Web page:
Swiss feel heat on banking secrecy
The widening US bid to force the bank to disclose the identities of some 52,000 American customers who allegedly evaded taxes added to recent tensions between the Alpine haven and its European neighbours.
Zurich -- Switzerland was feeling the heat on banking secrecy Friday after the United States stepped up its high-stakes tax probe against the biggest Swiss bank, UBS.
The widening US bid to force the bank to disclose the identities of some 52,000 US customers who allegedly evaded taxes added to recent tensions between the Alpine haven and its European neighbours.
"For me it's the beginning of the end of the abuse of banking secrecy that's still carried out legally in Switzerland, as well as elsewhere, to protect tax cheats," said Bernard Bertossa, a former Swiss prosecutor who specialised in tackling money laundering cases.
The latest lawsuit was launched by the US Justice Department in Florida late Thursday, hours after Swiss and US authorities announced a 780-million-dollar (619-million-euro) out-of-court settlement on another tax fraud case involving UBS.
The bank admitted responsibility and was forced by the Swiss financial regulator to hand over details 250 to 300 US clients on Wednesday in what the US justice department called an "unprecedented move."
But UBS vowed to fight the latest US court action in Florida.
Swiss Finance Minister Hans-Rudolf Merz insisted that banking secrecy was still intact, while business and bank leaders fended off US "pressure" and described the UBS case as isolated.
"Switzerland has lifted banking secrecy in the past for tax fraud cases, and this is nothing new," James Nason, a spokesman for the Swiss bankers association told AFP.
But Swiss media were unconvinced Friday after US justice authorities renewed their offensive despite the earlier deal.
"Banking secrecy, still only a myth," titled the Tages Anzeiger newspaper, while Le Matin said banking secrecy was facing a "death" threat.
There was outrage in Switzerland at the methods used in the inquiry as politicians accused the United States of short circuiting a legal process underway in Switzerland under a joint taxation agreement.
"This power behaviour is unacceptable," Christian Democratic Party Vice President Dominique de Buman told AFP, adding that Washington was "shooting us in the back."
But there was little sympathy for UBS as well, as the tabloid Blick slammed the bank for "turning Switzerland into a banana republic."
Taxation will also be an issue when the Swiss foreign minister meets EU Commissioner Benita Ferrero-Waldner in Brussels on February 26, officials said.
Switzerland has been facing increasing pressure from its EU neighbours over the past year to broaden measures to discourage income tax evasion.
The Guardian reported Friday that British Prime Minister Gordon Brown was targeting Switzerland in a global clampdown on tax havens that he is trying to secure for the G20 meeting.
Brown did not mention Switzerland by name in a regular press briefing in London on Thursday.
"I am more confident now, having talked to world leaders, that we are in a position to take further action on this matter."
"I am not going to name any particular organisations or countries because in the document it says very clearly that we want to look at all jurisdictions," he added in remarks posted on Downing Street's website.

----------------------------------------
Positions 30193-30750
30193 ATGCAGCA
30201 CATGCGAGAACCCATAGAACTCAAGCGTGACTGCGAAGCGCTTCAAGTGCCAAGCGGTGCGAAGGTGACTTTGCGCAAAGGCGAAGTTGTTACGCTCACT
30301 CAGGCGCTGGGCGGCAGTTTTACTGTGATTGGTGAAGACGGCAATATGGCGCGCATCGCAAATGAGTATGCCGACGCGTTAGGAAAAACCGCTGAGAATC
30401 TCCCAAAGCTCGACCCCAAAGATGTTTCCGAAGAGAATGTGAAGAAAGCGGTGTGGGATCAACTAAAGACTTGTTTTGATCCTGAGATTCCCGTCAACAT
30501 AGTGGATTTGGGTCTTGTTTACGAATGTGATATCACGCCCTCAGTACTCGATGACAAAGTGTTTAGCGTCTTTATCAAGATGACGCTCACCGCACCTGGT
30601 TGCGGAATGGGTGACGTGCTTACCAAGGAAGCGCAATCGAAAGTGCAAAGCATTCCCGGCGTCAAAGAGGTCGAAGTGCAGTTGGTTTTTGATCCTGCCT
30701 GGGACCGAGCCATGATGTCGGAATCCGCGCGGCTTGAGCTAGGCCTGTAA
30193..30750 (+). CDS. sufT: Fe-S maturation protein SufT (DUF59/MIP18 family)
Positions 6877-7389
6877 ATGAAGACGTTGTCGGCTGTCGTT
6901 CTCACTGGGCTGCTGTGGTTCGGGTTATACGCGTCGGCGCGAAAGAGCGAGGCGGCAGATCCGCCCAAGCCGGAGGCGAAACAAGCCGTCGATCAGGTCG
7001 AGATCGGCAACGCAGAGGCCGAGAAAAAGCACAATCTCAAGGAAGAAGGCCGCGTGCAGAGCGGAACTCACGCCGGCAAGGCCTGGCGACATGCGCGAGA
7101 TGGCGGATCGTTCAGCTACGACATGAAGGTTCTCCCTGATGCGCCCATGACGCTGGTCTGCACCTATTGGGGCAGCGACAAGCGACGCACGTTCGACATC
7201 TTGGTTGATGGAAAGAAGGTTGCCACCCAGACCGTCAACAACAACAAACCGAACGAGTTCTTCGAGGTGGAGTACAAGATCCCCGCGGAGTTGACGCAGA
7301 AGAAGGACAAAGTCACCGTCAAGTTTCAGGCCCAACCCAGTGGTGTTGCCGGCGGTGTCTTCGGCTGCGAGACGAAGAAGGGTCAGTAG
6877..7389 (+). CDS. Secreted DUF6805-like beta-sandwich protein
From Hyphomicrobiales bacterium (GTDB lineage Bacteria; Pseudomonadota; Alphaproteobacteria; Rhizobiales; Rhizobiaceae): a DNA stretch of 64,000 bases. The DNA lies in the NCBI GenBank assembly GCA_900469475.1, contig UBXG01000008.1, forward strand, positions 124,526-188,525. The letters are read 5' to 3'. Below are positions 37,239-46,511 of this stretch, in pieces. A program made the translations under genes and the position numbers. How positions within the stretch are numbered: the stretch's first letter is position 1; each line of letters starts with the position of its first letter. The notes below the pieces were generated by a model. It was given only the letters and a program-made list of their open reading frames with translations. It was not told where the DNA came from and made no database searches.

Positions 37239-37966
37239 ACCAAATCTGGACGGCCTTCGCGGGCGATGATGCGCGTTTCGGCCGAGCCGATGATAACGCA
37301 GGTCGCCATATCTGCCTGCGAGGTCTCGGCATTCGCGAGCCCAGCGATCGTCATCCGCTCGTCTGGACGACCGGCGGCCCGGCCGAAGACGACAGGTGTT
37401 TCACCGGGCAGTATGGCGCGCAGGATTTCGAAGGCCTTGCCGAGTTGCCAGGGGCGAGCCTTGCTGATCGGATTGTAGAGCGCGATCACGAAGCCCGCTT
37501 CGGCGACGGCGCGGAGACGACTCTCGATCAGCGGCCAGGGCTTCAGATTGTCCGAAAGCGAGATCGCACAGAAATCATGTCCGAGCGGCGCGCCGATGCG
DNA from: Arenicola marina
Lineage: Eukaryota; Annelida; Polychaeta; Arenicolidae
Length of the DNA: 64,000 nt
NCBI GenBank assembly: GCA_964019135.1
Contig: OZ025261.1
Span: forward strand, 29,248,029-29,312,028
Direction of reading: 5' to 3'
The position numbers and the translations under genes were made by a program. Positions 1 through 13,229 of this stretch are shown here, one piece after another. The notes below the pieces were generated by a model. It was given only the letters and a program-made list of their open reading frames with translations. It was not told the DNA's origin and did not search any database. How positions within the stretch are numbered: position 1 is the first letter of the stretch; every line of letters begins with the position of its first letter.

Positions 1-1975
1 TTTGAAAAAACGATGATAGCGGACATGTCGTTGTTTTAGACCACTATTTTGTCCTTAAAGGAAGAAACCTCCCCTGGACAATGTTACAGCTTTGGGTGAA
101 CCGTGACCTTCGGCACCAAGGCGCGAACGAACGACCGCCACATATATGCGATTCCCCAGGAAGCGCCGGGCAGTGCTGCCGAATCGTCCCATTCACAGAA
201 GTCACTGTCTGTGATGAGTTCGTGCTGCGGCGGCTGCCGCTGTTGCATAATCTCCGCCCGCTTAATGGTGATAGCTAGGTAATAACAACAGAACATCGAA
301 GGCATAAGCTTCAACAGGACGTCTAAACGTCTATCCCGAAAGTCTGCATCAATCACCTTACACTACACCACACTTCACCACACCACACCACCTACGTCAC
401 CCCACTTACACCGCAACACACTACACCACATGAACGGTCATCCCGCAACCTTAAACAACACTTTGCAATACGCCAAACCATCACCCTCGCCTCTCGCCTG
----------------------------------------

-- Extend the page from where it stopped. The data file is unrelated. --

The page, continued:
Brown was advocating exchange of information between countries, a step the Swiss government has consistently refused to take because it would violate banking secrecy, preferring to tax savings accounts anonymously instead.
German Finance Minister Peer Steinbrueck slammed Swiss secrecy last year and said Switzerland should be placed on the OECD list of countries that do not cooperate against tax evasion. That list is due to be updated soon.
UBS's share price dropped by 14.1 percent to 10.9 Swiss francs by mid afternoon (1412GMT). Analyst Rainer Skierka of Sarasin bank said the litigation UBS faces was "the least of its worries" but new capital flows could suffer.
Meanwhile, Luxembourg’s deputy prime minister said banking secrecy needs to be redefined, but abolishing it abruptly is not in Europe's interest.
"Old school Luxembourgers say that without banking secrecy, our country would not have gained such importance as a financial centre," Jean Asselborn, who is also minister for foreign affairs and immigration, told the Swiss newspaper Sonntag.
"But in the 21st century, banking secrecy cannot be the only instrument with which Luxembourg drives its economy. Therefore, we need perhaps to redefine banking secrecy and little by little to expand on the advantage of competence," he said.
Like Switzerland, Luxembourg has strict banking secrecy rules protecting client confidentiality.
Asselborn warned that it would not help the European Union to abolish banking secrecy suddenly, as money could flow out of Europe. It could also lead to job losses, he added.
"We have 150,000 workers who cross the borders daily to work; 73,000 come daily from France, just as many come from Germany and Belgium. If the banking centre is destroyed, it is a disadvantage for not just Luxembourg, but the whole region," he said.
He also expressed frustration at critics for targeting Switzerland and Luxembourg amid the financial downturn.
"I am disturbed by the debate that concentrates on Switzerland and Luxembourg in the search for the cause of the financial crisis. It would be fatal and wrong to look for those guilty for the financial misery here. How banks in the US dealt with credit ... has nothing to do with Switzerland or Luxembourg, and nothing with banking secrecy."
Austria, Belgium and Luxembourg are the three European Union states with strict bank secrecy rules.